Anyone familiar with my posting history (or who has discussed football with me in person) knows that I was not a big Jay Davis fan in 2005. I always thought that it was ridiculous to expect that a redshirt junior would need time to “grow into” the starting job, and if that was the case, we should simply go with a player who would have more eligibility once things “clicked.” Although I agreed it was unfair to pin the entire blame for last year’s offensive production on Jay, he was one prong (along with Mazzone and the OL) of a three-headed monster that had us all looking forward to when the opponent had possession of the ball.
I don’t think anything I said last year was out of bounds…but I’m starting to get more optimistic about Davis’ chances for a solid bounce-back year. We’ve discussed before how Mazzone’s playcalling played to Davis’ weaknesses, not strengths. But more than that, let’s look at the coaching support overall. Last year’s staff was primarily a recruiting staff. Amato is and has always been a defense-oriented guy, Curt Cignetti was in his first year as QB coach here, and Mazzone was more of a “buddy” type than a serious teacher or mentor. It was telling that when Mazzone’s scattered few defenders tried to justify his retention, they pointed to possible recruiting losses. Of course, a certain segment of our fanbase has always seemed more like “recruiting” fans than football fans, so I’m not that surprised.
Thus, when Davis started to struggle, he didn’t have much of a support network to draw upon. (I’ve also heard whisperings about disagreement between Mazzone and Cignetti about how to handle the QB situation, which couldn’t have helped.) When I analyze Davis’ most pronounced faults, they aren’t physical (except for the inability – based on height and arm strength – to throw that dumb “across the entire field, but only 2 yards downfield” pass that Mazzone loved to call and opposing DLs and DBs sat on all year), but mental. Given that we know Jay is a smart kid, you have to point to confidence as the likely source (or at least a heavy contributing source) to Davis’ poor decisionmaking and slow reads.
Slow reads are, in my opinion, the worst offender, and I noticed that even in his mostly successful (statwise) mop-up duty in relief of Philip Rivers. In 2005, the pattern held true – Davis looked great against woefully overmatched opponents. Against Richmond and ECU, Davis threw 5 TDs against only 1 INT. You can do the math on what he did against more legitimate opponents that could put pressure on him. Davis also looked good in garbage time against 3-man fronts versus Ohio State and Miami. However, those stats are essentially meaningless. To have a successful season, we need David to make quicker reads and be able to succeed in tight, competitive games against top-notch opponents. The OL play will be better this year (how much is still an open question), but Davis will still face a strong pass rush in many games, and he must be able to operate under those circumstances. But have hope – Trestman’s West Coast Offense cannot function without the QB making quick reads. So it must be a problem that Trestman believes he can fix – otherwise, he wouldn’t be our starter, whatever problems/drawbacks Stone and Evans might have.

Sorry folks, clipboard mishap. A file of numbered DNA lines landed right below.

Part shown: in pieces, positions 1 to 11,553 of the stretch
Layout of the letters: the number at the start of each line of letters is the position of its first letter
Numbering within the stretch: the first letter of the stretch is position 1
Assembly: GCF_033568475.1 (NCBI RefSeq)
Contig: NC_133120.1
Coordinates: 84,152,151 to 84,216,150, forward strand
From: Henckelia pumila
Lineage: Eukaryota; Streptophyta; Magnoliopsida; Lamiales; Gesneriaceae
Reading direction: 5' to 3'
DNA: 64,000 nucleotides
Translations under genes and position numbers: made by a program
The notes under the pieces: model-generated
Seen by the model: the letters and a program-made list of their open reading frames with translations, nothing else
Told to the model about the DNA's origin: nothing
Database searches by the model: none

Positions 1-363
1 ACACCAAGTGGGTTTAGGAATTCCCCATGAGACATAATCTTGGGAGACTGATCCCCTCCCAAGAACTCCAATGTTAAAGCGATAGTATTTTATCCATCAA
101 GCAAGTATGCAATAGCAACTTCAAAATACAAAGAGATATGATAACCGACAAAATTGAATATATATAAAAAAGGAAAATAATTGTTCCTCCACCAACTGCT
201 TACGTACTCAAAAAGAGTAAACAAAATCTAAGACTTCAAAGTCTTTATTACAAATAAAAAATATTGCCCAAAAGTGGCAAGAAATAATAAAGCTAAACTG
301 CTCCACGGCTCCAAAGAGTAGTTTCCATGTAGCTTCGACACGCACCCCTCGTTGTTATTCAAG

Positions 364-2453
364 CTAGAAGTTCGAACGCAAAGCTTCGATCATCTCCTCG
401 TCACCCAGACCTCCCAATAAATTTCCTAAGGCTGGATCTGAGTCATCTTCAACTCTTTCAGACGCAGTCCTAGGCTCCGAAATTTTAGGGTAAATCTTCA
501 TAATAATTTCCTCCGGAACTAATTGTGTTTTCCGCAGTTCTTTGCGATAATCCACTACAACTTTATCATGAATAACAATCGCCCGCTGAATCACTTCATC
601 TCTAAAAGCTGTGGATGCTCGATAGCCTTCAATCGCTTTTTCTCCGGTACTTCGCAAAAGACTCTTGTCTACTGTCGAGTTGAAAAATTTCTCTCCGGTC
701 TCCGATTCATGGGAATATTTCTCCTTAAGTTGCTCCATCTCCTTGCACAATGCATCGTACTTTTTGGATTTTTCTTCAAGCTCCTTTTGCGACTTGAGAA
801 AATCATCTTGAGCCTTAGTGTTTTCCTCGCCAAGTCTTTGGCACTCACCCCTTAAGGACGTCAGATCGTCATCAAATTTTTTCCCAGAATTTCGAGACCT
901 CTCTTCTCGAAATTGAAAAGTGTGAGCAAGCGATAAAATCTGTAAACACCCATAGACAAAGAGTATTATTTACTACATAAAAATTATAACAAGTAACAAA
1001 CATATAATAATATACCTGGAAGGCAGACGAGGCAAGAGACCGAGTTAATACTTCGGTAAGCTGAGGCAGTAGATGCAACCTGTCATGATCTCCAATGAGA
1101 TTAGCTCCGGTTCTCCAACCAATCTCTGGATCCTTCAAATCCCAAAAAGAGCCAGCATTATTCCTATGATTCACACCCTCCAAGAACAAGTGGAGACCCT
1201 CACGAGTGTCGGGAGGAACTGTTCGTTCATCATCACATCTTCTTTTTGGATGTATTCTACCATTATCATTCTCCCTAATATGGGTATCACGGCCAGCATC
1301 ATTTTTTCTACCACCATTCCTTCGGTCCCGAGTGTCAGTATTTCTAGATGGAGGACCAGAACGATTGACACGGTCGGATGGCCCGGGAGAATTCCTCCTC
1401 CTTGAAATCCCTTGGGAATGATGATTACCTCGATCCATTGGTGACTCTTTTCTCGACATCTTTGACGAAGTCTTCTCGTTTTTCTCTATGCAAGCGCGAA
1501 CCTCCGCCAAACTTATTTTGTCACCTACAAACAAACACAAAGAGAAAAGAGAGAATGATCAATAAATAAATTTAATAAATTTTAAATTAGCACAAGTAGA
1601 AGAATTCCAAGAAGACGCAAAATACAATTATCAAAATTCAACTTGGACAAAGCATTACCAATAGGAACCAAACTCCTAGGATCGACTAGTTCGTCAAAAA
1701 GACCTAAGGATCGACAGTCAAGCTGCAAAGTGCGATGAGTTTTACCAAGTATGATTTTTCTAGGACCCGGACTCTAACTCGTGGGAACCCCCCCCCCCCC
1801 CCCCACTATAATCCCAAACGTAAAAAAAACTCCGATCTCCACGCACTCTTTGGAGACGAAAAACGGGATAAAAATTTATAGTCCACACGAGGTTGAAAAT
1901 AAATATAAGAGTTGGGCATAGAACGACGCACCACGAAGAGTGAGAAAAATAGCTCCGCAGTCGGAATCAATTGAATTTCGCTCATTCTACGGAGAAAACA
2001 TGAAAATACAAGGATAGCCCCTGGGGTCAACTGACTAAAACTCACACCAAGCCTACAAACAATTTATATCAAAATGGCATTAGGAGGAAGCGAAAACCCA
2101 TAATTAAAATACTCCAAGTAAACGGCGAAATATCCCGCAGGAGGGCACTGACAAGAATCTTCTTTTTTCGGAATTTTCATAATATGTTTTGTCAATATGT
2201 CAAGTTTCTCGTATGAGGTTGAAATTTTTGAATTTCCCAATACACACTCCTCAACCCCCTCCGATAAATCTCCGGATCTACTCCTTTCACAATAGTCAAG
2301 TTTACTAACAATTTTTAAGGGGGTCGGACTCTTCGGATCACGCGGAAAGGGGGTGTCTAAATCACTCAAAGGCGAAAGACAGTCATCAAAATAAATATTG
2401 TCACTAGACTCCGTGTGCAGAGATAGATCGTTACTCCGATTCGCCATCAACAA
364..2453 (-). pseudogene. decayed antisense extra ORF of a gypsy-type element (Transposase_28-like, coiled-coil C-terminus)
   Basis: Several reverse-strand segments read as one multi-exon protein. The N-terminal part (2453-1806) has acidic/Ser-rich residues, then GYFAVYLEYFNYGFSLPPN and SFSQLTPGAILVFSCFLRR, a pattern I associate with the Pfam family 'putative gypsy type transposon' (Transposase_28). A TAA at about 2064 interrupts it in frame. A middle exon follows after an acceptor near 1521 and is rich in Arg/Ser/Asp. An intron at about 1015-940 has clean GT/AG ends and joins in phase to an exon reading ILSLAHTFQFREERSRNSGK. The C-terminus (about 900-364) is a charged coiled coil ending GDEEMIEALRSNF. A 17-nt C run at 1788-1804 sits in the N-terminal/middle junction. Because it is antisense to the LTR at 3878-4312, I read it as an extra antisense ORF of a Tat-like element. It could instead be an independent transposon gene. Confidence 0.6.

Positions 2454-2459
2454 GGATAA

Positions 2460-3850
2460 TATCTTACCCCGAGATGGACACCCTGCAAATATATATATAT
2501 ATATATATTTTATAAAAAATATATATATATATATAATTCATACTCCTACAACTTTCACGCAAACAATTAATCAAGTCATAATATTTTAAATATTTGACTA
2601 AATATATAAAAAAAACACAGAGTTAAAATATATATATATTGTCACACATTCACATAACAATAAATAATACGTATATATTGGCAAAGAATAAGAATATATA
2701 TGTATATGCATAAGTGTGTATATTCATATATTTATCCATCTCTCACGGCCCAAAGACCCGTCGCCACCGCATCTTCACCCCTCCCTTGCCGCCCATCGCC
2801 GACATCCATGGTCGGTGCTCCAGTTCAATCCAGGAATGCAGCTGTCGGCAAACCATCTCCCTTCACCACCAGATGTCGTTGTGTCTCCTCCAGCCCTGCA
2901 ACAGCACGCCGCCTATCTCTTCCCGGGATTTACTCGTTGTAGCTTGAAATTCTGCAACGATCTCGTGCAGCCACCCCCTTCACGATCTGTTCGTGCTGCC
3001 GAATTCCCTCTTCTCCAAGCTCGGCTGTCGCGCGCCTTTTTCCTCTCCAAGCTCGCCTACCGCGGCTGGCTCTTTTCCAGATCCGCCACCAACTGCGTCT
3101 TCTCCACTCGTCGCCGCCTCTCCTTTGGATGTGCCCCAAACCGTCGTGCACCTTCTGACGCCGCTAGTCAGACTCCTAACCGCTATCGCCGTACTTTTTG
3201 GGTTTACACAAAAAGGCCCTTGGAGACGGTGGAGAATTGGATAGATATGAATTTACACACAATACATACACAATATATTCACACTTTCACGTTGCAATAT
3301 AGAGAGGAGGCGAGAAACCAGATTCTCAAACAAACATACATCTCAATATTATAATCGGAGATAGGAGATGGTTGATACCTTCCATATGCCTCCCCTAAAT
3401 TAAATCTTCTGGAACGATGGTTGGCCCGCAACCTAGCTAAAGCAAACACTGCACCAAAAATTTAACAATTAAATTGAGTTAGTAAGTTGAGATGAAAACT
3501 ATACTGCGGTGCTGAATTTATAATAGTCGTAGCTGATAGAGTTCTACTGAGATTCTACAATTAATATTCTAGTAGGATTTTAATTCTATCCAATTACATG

In summary, Trestman is a noted QB guru and natural mentor – and perhaps this is the missing piece of the puzzle that Jay Davis has always needed. This hypothesis is by no means conclusively proven – but it’s a better source for hope than convoluted, selective, misleading statistical analysis that some rah-rah types (sadly including Chuck Amato recently, but we’ll hope that’s just typical coach spin trying to build up Davis’ confidence) like to put forward. It’s important to note that Davis himself isn’t apparently drinking this Kool Aid – he’s talked about fixing his problems from last year and becoming a better player and leader, and never shied away from taking the heat in 2004 (as any team leader MUST be willing to do – an excuse maker can never be a true leader). We saw Jay Davis play last year, and it wasn’t pretty. But that doesn’t mean all hope is lost for 2005. To the contrary, perhaps some cautious optimism is in order.
There’s no question that as the QB situation goes, so goes the Wolfpack overall in 2005 (and perhaps the program overall goes with whatever momentum we get from 2005’s results). Without a doubt, the QB situation lies entirely in the hands of one Jay Davis. We’re rooting for you, Jay.